Pediatric obesity: Observed impact in the ambulatory surgery setting

Olutoyin A. Olutoye, Mehernoor F. Watcha, Dean B. Andropoulos

Research output: Contribution to journalArticlepeer-review

7 Scopus citations


More obese children are presenting for surgery, reflecting an increase in comorbidities requiring surgery or an increased prevalence in the community. The objectives of this study were to determine the prevalence of obesity in our pediatric surgery patient population, detect ethnic disparities amongst this cohort of obese patients and also to determine any increase in pediatric obesity related comorbidities requiring surgery. Day surgery patients between ages 3 and 17 years were prospectively studied over a 3-month period. The proportion of obese children, demographics, and surgical procedures were determined. Of the 1559 patients analyzed, 312 (20%) were obese. Close to half of this subset of children were of Hispanic descent. Adenotonsillectomy was the most common surgery; however, the case distribution of this cohort was similar to our operating room database. Prevalence of pediatric obesity in our day surgery patients therefore reflects that of the community and has not resulted in an increase in related comorbidities requiring surgery. Longitudinal studies to assess the incidence of pediatric obesity related complications will be beneficial.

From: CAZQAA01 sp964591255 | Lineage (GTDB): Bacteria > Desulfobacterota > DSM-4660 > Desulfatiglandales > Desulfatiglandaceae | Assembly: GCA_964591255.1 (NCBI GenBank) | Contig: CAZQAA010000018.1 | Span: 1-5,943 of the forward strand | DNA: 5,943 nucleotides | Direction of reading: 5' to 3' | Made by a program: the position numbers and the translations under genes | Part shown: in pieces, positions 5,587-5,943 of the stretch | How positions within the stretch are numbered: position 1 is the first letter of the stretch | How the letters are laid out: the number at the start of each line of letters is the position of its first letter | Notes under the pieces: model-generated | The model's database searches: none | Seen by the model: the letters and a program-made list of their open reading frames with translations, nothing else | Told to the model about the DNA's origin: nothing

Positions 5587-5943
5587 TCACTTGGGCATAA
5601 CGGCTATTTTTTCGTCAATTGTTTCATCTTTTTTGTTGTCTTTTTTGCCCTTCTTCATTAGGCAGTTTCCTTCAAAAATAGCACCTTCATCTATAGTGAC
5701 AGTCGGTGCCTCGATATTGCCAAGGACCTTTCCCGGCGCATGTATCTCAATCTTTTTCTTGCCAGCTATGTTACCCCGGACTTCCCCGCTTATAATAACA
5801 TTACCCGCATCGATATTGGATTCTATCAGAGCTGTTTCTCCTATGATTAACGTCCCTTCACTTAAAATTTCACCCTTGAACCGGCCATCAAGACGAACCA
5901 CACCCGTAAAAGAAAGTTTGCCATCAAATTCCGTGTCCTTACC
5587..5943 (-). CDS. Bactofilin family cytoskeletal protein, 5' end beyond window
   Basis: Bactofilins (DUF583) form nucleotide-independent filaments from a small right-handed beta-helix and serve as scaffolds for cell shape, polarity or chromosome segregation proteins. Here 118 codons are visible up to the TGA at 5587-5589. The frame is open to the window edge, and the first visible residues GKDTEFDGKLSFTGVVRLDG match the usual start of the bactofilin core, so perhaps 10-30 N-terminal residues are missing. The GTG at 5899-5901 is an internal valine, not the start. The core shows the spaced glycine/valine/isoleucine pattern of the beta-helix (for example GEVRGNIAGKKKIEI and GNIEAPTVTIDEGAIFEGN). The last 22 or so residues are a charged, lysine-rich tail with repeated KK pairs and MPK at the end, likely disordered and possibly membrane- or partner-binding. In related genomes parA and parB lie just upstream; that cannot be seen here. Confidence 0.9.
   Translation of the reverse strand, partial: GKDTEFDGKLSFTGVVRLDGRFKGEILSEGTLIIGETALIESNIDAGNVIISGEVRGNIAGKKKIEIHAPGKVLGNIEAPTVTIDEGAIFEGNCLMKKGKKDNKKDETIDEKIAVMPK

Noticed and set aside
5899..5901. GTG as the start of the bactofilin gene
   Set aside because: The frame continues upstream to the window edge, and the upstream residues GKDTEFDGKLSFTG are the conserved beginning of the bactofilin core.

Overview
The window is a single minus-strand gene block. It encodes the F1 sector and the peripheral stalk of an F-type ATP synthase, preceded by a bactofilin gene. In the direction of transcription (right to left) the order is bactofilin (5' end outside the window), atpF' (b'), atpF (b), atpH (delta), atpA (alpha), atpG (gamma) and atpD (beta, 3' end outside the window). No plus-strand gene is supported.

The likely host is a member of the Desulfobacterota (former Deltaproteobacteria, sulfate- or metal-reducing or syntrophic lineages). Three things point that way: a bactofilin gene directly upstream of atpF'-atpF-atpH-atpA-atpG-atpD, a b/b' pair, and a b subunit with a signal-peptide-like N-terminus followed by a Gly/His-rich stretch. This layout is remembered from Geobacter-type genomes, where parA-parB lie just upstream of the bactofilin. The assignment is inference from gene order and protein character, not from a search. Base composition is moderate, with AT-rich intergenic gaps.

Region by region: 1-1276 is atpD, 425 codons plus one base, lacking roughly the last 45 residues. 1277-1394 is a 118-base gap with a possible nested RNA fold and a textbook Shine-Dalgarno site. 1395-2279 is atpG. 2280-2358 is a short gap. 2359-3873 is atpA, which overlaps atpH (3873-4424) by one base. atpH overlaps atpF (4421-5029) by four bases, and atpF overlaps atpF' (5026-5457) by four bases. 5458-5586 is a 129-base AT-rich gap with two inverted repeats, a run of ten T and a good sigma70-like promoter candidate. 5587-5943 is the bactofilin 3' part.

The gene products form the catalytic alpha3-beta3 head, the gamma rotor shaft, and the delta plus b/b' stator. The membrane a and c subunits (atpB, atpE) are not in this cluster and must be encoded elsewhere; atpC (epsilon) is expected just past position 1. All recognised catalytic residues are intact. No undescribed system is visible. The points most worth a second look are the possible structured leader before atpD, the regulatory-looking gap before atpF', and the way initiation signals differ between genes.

Original languageEnglish (US)
Pages (from-to)27-30
Number of pages4
JournalJournal of the National Medical Association
Issue number1
StatePublished - Jan 2011


  • Body mass index
  • Children/adolescents
  • Obesity
  • Race/ethnicity

ASJC Scopus subject areas

  • Medicine(all)


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